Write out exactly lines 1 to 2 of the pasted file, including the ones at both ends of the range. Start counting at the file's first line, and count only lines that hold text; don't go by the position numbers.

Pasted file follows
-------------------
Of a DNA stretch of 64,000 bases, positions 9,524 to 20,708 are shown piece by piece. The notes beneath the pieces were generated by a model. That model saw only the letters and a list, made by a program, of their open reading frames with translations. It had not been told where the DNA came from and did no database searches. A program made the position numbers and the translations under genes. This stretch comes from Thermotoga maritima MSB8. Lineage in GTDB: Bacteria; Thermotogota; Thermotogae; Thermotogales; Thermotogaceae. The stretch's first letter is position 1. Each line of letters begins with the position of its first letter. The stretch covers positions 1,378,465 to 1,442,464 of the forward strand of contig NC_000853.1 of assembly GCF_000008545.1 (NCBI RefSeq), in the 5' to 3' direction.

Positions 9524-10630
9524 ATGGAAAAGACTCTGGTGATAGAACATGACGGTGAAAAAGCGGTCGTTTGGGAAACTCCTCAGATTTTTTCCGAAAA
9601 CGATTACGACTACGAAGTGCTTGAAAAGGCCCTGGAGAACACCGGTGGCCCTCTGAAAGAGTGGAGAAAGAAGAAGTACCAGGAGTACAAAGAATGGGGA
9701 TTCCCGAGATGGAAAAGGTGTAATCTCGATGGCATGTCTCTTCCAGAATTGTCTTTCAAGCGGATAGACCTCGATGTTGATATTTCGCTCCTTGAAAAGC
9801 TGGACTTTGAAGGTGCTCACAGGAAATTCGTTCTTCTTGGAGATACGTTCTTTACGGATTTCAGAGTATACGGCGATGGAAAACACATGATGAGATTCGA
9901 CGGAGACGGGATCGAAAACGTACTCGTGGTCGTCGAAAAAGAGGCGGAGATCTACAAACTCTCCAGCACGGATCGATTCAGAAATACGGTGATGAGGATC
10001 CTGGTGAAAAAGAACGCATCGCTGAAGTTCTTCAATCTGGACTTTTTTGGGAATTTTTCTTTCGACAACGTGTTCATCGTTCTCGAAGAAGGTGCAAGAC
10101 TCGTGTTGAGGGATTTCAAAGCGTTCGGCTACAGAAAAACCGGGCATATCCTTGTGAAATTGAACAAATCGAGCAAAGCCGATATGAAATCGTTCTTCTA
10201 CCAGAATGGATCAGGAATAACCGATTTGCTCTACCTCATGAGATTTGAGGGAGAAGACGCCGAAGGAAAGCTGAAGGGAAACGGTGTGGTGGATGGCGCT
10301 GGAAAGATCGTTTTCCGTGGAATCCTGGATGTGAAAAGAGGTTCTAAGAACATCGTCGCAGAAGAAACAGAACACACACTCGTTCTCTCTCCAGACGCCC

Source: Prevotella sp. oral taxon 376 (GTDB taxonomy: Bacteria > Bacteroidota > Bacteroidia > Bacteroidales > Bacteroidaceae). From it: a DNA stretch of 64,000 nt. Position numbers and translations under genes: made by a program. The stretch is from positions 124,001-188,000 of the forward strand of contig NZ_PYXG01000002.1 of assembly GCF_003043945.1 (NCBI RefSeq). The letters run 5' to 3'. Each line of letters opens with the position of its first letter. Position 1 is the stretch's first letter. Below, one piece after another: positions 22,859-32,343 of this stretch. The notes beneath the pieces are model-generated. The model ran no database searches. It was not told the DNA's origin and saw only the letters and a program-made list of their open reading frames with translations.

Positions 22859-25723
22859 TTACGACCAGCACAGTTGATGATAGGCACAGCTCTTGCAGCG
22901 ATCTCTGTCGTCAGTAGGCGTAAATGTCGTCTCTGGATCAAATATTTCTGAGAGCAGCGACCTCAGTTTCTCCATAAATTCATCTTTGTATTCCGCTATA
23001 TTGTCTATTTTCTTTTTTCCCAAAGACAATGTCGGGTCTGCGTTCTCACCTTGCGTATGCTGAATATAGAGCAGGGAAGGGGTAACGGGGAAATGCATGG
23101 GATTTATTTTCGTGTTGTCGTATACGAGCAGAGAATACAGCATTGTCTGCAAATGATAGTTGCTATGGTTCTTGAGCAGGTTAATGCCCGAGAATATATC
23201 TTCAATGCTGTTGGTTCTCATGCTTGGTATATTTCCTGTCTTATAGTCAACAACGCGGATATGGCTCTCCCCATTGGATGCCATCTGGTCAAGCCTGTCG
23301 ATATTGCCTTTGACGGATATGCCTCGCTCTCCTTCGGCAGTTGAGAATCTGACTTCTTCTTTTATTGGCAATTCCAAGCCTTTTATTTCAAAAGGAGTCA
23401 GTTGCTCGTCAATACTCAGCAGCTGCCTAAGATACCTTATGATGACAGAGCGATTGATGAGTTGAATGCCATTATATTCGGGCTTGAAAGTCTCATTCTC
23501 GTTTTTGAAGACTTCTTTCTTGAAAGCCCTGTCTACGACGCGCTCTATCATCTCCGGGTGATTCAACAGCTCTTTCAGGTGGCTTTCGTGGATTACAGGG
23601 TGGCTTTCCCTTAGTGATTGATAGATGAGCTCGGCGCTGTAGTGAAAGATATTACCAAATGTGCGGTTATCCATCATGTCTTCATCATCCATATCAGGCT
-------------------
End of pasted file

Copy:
Of a DNA stretch of 64,000 bases, positions 9,524 to 20,708 are shown piece by piece. The notes beneath the pieces were generated by a model. That model saw only the letters and a list, made by a program, of their open reading frames with translations. It had not been told where the DNA came from and did no database searches. A program made the position numbers and the translations under genes. This stretch comes from Thermotoga maritima MSB8. Lineage in GTDB: Bacteria; Thermotogota; Thermotogae; Thermotogales; Thermotogaceae. The stretch's first letter is position 1. Each line of letters begins with the position of its first letter. The stretch covers positions 1,378,465 to 1,442,464 of the forward strand of contig NC_000853.1 of assembly GCF_000008545.1 (NCBI RefSeq), in the 5' to 3' direction.

Positions 9524-10630